Kai Hussein and the Boba Bot

By Sana Agarwal

Anyone who has been on campus lately has probably seen or heard about the new bubble tea machine — The BobaBot in CBG. It stands out almost immediately; a robot making you your favourite beverage definitely sparks curiosity in the minds of many. So for this issue, I knew just who to interview: the entrepreneurial genius behind the project. Indeed, he is one of us — an LSE second-year BA Geography undergraduate student, Kai Hussein. 

I sat down with Kai on the SU terrace, on a Wednesday afternoon, ready to uncover everything about his journey. When introducing himself, Kai mentioned his affinity for technology and innovation right away. “I grew up in London, very interested in the future. I think that’s something that drives me and I think technology works closely with that.” This perhaps, has been the key driving force behind his project the BobaBot. 

He added, “I wanted to get bubble tea closer to campus, I wanted to fill that gap. But I didn’t want to just make something very conventional because it’d be difficult to compete and I didn’t have the money. The vending machine idea of a robotic arm is something that I stumbled across … and thought about for a while.”

Kai was met with many silent rejections until he received interest from Aoife Nolan, the Secretary to the Head of estates at LSE. “That was all I needed to go crazy and send a pitch deck. [It took] a lot of presentations, a lot of hard work.” When recalling his first meeting with Julian Robinson, Head of Estates at LSE, Kai exclaimed, “I had a big briefcase. I walked in with it, and [it had] every single thing, in A to Z order, I thought I could ever be asked.” His preparedness resulted in the approval of the project. 

The project is funded by Kai himself, “I took out a Maintenance Loan last year, the maximum I could get. I’m very kind of conservative, and I saved a lot of money throughout my life. I worked a lot of summers, [and] I did some investing very early when I was maybe 16- 17. I didn’t want to get anyone else’s money involved because it was a lot of risk.”

However, Kai’s journey has not been short of struggles, “The hardest part was perseverance.” For Kai, every step brought its own set of challenges, ranging from logistical problems with the machine to opposition from LSE. “The library did not want to house the machine, catering pushed back saying they want to set up a bubble tea cafe next year themselves. So even in the months after the legal contract was signed, there were still entities at LSE that were opposed. A lot of people did not want to be associated with it in case it failed.”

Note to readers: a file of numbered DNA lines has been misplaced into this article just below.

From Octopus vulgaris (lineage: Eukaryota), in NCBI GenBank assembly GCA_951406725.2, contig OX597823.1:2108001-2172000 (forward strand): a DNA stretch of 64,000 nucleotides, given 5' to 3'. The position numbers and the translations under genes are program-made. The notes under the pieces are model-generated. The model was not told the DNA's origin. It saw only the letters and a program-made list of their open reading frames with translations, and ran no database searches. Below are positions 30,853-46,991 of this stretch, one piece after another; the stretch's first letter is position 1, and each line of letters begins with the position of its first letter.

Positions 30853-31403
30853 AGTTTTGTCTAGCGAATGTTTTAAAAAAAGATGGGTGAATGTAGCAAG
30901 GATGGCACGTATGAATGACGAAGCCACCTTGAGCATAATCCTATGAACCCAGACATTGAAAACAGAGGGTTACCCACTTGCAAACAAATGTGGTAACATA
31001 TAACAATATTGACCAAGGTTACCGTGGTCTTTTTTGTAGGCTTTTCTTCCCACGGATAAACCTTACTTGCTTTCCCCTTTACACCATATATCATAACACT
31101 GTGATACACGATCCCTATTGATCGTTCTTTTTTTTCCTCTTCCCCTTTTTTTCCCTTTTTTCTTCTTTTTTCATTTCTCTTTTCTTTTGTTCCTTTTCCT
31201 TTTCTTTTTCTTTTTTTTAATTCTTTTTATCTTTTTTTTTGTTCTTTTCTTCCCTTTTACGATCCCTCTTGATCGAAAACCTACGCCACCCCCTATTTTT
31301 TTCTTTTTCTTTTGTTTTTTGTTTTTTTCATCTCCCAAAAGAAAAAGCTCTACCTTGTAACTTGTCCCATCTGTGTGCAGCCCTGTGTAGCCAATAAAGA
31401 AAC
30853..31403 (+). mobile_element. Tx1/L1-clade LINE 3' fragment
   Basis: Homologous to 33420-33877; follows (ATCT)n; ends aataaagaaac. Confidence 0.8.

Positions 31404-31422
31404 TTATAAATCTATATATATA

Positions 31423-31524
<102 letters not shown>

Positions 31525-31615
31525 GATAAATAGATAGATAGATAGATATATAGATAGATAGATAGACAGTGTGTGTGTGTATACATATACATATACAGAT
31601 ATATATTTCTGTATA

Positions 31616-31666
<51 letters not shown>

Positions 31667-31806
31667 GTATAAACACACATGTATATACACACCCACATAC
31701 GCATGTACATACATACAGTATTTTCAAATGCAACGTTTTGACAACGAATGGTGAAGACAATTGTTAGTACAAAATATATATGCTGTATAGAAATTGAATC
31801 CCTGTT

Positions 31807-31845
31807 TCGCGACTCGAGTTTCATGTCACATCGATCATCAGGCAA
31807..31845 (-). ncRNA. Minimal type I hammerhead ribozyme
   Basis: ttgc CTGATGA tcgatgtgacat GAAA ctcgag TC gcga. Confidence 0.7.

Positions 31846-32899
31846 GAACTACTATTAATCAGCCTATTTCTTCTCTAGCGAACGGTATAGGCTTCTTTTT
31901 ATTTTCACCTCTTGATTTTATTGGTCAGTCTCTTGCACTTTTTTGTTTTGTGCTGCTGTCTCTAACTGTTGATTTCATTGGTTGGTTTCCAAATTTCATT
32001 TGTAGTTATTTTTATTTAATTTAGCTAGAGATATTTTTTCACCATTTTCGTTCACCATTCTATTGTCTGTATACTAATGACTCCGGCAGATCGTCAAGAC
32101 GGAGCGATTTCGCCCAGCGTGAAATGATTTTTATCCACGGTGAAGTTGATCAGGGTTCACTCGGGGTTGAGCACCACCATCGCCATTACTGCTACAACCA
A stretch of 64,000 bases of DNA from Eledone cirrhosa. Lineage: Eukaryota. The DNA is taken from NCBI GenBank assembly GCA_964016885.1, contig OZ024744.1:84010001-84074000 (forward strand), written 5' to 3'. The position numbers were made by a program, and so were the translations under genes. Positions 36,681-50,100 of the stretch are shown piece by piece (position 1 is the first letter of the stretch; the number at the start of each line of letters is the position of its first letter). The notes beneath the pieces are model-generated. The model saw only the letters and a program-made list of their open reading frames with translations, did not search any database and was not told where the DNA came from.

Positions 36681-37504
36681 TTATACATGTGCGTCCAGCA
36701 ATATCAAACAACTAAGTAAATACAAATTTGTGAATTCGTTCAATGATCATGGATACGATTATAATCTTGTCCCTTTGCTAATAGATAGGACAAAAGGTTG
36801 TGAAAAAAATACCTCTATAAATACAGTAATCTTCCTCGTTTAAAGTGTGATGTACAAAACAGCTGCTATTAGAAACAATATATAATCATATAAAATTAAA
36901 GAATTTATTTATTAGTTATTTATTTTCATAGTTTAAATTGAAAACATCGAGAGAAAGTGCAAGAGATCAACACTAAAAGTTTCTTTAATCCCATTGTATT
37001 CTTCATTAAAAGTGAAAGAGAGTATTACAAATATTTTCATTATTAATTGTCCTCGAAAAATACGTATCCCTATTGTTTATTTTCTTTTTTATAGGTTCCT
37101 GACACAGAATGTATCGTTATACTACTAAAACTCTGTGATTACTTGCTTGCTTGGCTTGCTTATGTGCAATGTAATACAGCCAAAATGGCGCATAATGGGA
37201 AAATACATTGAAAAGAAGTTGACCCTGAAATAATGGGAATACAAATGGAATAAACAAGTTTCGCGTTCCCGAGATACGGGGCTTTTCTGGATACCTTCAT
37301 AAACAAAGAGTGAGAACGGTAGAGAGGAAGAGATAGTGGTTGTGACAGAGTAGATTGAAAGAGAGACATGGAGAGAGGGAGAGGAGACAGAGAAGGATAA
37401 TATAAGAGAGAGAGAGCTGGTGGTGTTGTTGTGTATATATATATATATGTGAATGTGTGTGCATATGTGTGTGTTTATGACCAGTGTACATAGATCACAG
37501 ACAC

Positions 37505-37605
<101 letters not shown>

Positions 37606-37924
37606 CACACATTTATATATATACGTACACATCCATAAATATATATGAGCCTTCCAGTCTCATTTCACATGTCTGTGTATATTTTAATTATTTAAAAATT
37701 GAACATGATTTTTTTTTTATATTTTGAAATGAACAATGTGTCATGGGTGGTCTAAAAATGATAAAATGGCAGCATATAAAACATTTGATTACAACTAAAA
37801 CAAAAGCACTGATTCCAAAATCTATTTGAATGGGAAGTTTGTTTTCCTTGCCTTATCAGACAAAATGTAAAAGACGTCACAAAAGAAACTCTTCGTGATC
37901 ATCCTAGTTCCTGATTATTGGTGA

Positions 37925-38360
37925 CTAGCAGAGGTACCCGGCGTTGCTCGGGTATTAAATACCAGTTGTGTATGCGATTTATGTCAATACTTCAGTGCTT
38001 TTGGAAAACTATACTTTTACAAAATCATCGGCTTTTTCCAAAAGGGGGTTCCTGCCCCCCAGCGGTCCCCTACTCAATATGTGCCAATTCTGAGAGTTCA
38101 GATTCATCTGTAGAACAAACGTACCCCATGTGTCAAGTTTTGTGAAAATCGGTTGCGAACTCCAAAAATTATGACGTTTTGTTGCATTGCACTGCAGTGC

“I think the US is a lot more favourable for entrepreneurship, but I in the UK, you need to be prepared to push that heavy rock as far as you can, and it will come back down the hill. But you need to just keep going, because you will have to do 99% of the legwork. Here, entrepreneurship is almost frowned upon; I guess it is part and parcel of the banking culture. So you really to bring something to the table,” Kai remarked, explaining how the environment motivated his own strategic choice of pursuing this project. His project would boost student satisfaction by making campus more vibrant and progressive while keeping a low cost for LSE. Some of the profit from the initiative also goes to scholarships and bursaries at LSE — another huge contribution gained by the university.

Despite basing the machine off a model housed in Australia, he “knew there was going to be a lot of back end work, like coding the menu. A lot of it was in Chinese, so I had to translate a lot. It was really a very slow and painful process of learning,” Kai sighed. He also faced issues with shipment from China to the UK, and lost money in the process. “It was the distresses of things like this that can be so difficult. I don’t want to put people off if people were thinking about doing something [similar]. But it’s real,” Kai retrospected. 

We proceeded to talk about the selection process of the teas and tapioca, a fairly less stressful and more fun part of the process. “I didn’t have enough money to buy it, so I ordered a little bit of each kind of [tea] by saying to these manufacturers: ‘Look, I’m a big company  looking to test your things. Can you send out samples?’” Kai’s enthusiasm made me break into a giggle. To Kai’s luck and the Bot’s victory, he managed to get some samples. The next test entailed testing to tea to choose a winner. “At my accommodation (Urbanest) last year, I put out a stall, I just said to everybody to please try my tea. It’s free. I’d make sure I’ve noted down any feedback they gave — if it was too sweet or too milky. There was a clear winner and we went with it!”